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    Lammergeier in flight

    Poem: “Lammergeier”

    By Stephen Edgar

    September 9, 2023
    • Rhoda Byler Yoder

      Thank you, Stephen Edgar! What a powerful poem. What a strange and inspiring bird.

    Riding a thermal ever higher
    With its clutched prize, the lammergeier

    Forgets the blood sports of the plain
    And banks to swoop again, again

    Towards one chosen spot. Released,
    The femur of a wildebeest,

    Bare bone, no flesh or sinew, plummets
    Some thirty feet to a cliff summit’s

    Rock ledge, whacks it and bounces back
    And somersaults but does not crack,

    Turns cartwheels threatening to kiss
    The sheer brink of the precipice,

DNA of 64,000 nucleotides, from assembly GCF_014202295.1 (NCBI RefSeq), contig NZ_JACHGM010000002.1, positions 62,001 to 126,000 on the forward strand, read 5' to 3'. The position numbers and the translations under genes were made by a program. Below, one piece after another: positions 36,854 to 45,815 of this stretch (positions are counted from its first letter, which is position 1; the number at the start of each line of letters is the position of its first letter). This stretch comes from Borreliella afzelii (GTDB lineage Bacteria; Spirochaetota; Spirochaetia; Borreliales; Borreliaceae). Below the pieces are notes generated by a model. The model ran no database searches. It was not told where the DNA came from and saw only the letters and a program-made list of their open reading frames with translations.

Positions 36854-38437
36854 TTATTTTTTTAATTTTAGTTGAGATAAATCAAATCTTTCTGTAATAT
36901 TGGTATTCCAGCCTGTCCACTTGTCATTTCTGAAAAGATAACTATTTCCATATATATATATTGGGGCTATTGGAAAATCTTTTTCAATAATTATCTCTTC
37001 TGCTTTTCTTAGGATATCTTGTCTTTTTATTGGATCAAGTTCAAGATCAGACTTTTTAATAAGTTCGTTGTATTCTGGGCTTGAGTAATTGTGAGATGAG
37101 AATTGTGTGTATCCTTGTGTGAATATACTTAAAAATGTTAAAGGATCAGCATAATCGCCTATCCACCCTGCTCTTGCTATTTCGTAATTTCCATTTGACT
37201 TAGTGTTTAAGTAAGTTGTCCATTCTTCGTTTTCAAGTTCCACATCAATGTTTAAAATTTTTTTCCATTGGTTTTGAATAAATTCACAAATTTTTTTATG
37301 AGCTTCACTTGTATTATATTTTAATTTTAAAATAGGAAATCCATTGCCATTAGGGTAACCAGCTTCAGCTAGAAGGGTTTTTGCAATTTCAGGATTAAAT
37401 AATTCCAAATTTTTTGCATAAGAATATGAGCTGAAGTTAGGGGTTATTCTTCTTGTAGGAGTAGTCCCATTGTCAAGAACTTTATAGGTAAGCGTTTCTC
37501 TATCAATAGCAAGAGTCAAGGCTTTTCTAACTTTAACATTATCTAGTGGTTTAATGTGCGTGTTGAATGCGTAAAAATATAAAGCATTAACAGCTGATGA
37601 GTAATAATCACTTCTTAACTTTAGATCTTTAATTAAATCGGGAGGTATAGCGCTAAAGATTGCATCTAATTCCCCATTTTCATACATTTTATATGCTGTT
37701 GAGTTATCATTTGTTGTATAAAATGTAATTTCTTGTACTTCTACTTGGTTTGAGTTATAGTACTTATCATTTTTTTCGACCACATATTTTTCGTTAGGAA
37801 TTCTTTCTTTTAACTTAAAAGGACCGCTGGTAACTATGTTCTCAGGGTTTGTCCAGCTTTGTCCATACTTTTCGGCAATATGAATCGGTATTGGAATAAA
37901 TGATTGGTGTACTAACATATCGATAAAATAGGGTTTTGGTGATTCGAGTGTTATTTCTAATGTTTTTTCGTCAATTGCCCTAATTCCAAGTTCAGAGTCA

And gradually comes to rest,
    Unshatterable. Too possessed

    By purpose to grow bored or tire,
    Time after time the lammergeier

    Retrieves the hunk of limb and flies
    Aloft to repeat the exercise.

    At last the perfect placement strikes
    The thigh-bone into shards and spikes,

    Sharp delicacies to excite
    That strange and perilous appetite.

    With the sickening precision seen
    In a sword-swallower’s routine,

    It juggles and contrives to get
    A gizzard-skewering bayonet

    Of bone into its gaping beak
    And gulp, with aeons of technique,

    The full length, inch by gruesome inch,
    Down its gullet, and does not flinch.

    There hardly seems the room to slide
    That stomach-puncturing blade inside

    Its body. It does not slump or stagger.
    Then picks out one more jagged dagger.

    Lammergeier in flight

    Photograph: Noel Reynolds, Lammergeier (Gypaetus barbatus), 2008.

    Contributed By portrait of Stephen Edgar Stephen Edgar

    Australian-born poet Stephen Edgar studied Classics and librarianship at the University of Tasmania and lived in London, Great Britain, and Hobart, Australia, before settling in Sydney.

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